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- Home LifeEverything You Need to Know About FertilityMonday 01 July 2013 20:27 BST
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Most of us assume that when we’re mentally ready to conceive, our body will follow suit. Unfortunately, that’s far from the case. DR GILLIAN LOCKWOOD outlines the facts about fertility, so you can make informed choices.
Whatever a woman’s age, there are three components to maximising the chance of conceiving successfully: information, lifestyle and nutrition.
Today’s women must become ‘fertility aware’. One-third of all fertility problems diagnosed in clinic are male-factor in origin and virility is no guide to fertility in men. If your partner had undescended testes as a baby, mumps as an adolescent or has dabbled with bodybuilding steroids, there may be a male-factor problem.
A quarter of adults in the developed world are obese and a significant proportion of would-be parents are reducing their chances of a successful pregnancy simply because they are overweight. Obese women take longer to conceive, are more likely to miscarry and have problems in pregnancy (such as diabetes and high blood pressure). We must get ‘fit to be pregnant’ and so, when planning a pregnancy, make sure you leave time to get fit and lose any extra weight.
Modern studies have shown that moderate drinkers take longer to get pregnant and are more likely to miscarry than non-drinkers. There is also good evidence that drinking more than two large cups of strong coffee (or equivalent in tea or cola) per day decreases fertility and increases the risk of miscarriage. In relation to smokers, they are 50 per cent more likely to miscarry, twice as likely to have an ectopic pregnancy and only half as likely to succeed if they have IVF.
Extreme anaemia due to iron deficiency is rare, but can cause sub-fertility and is sometimes seen in women on strict vegetarian and vegan diets. The only source of vital minerals such as iron and calcium for the developing baby come from maternal stores, which, in turn, rely on good nutrition, which can be supplemented by pre-natal vitamins. A healthy diet with plenty of fresh fruit and vegetables and a minimum of high fat and high-sugar processed foods should establish a healthy nutritional environment for pregnancy.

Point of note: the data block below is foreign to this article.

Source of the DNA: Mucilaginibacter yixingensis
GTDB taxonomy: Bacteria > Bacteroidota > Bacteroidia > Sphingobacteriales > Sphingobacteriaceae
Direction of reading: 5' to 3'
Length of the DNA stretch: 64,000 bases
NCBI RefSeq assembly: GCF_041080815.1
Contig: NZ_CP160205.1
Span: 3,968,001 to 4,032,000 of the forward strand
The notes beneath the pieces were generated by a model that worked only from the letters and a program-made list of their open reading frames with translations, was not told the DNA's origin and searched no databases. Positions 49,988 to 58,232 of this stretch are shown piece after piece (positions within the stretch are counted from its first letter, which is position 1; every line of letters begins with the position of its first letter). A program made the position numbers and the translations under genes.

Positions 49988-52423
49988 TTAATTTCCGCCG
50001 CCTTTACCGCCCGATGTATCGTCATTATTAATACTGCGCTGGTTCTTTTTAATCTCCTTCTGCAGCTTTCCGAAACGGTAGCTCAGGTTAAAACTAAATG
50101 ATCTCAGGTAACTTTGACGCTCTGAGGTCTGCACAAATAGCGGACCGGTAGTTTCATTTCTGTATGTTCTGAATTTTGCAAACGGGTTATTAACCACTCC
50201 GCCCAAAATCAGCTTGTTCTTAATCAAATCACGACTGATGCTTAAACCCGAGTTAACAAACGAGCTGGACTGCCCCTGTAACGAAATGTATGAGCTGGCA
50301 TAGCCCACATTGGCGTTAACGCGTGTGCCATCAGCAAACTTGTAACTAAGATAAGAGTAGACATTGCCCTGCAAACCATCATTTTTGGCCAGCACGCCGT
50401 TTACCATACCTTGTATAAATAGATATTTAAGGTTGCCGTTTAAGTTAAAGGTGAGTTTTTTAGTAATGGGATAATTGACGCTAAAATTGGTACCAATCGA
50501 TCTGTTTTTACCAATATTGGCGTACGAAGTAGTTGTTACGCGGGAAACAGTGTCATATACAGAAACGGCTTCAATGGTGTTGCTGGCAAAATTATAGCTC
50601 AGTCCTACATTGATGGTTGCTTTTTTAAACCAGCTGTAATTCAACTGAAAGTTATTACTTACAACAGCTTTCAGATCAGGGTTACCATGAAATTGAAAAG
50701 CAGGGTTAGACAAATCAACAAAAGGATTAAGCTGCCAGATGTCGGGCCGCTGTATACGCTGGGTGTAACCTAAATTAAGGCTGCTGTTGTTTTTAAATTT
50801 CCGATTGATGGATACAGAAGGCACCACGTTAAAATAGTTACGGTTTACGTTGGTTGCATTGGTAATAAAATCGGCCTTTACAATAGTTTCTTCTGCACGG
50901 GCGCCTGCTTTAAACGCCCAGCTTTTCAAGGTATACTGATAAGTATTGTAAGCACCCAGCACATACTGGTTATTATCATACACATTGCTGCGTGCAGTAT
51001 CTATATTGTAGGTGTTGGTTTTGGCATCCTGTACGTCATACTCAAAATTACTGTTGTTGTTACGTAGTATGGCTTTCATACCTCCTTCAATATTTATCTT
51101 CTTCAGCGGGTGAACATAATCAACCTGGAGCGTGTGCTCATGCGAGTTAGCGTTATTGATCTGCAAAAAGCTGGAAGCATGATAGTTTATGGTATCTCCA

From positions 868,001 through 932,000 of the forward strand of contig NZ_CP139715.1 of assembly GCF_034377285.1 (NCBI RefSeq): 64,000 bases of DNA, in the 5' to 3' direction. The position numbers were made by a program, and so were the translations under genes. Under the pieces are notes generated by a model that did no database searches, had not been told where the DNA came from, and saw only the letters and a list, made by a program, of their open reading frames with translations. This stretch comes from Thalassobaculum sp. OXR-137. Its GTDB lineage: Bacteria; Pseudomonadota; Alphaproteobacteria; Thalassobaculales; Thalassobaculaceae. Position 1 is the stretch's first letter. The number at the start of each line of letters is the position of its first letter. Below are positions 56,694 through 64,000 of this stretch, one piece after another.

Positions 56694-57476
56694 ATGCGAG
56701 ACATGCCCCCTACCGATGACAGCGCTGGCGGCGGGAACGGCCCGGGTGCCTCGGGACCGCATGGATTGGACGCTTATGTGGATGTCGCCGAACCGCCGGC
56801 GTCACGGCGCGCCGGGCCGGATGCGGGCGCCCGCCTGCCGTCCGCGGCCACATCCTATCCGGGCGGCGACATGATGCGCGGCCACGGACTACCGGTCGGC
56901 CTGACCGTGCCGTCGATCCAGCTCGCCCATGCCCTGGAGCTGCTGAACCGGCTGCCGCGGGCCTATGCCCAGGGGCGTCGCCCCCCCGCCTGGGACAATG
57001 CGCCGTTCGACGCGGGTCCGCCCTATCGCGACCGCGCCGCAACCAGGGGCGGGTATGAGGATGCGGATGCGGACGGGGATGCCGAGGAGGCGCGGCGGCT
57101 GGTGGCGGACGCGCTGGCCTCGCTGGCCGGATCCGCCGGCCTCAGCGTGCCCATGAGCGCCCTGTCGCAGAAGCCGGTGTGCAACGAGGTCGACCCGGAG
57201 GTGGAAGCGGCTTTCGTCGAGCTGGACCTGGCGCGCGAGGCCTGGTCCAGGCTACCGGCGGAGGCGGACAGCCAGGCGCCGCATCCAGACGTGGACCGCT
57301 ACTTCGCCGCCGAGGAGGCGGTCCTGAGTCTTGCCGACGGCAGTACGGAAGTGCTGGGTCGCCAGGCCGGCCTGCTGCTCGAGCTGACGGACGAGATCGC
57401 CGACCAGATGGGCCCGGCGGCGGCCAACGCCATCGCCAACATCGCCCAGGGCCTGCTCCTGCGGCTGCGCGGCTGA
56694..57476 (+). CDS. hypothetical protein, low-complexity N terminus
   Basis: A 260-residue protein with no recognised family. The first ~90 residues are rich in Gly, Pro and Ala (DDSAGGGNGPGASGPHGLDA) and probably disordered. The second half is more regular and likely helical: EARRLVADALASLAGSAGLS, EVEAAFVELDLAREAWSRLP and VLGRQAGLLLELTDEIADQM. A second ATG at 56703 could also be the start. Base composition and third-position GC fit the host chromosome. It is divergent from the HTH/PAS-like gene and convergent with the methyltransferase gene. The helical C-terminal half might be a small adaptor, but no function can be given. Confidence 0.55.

When should you seek help, and where?
If you are in your twenties, the statistics tell us that you have an 85 per cent chance of becoming pregnant during the first year you try, so the best advice is to try not to worry as stress can make ovulation erratic.
If you are in your early thirties, it is also reasonable to wait a year before starting investigations, unless there are clear risk factors for sub-fertility.
If you are in your mid to late thirties, your biological clock is starting to run down quite fast and it is important to ask for referral to a specialist fertility centre when you have been trying for six months and not achieved a positive pregnancy test. Early miscarriages are unfortunately quite common in this age range and, although deeply disappointing, a miscarriage should be interpreted positively – it means that the fallopian tubes are functioning and the sperm has fertilising capacity.
By 40, time is of the essence. As soon as you know you want to get pregnant, ask for a hormone test, an ultrasound pelvic scan and a semen analysis for your partner. The chance of IVF working drops by half every year over the age of 40 so, if this is a route you are prepared to take, don’t delay.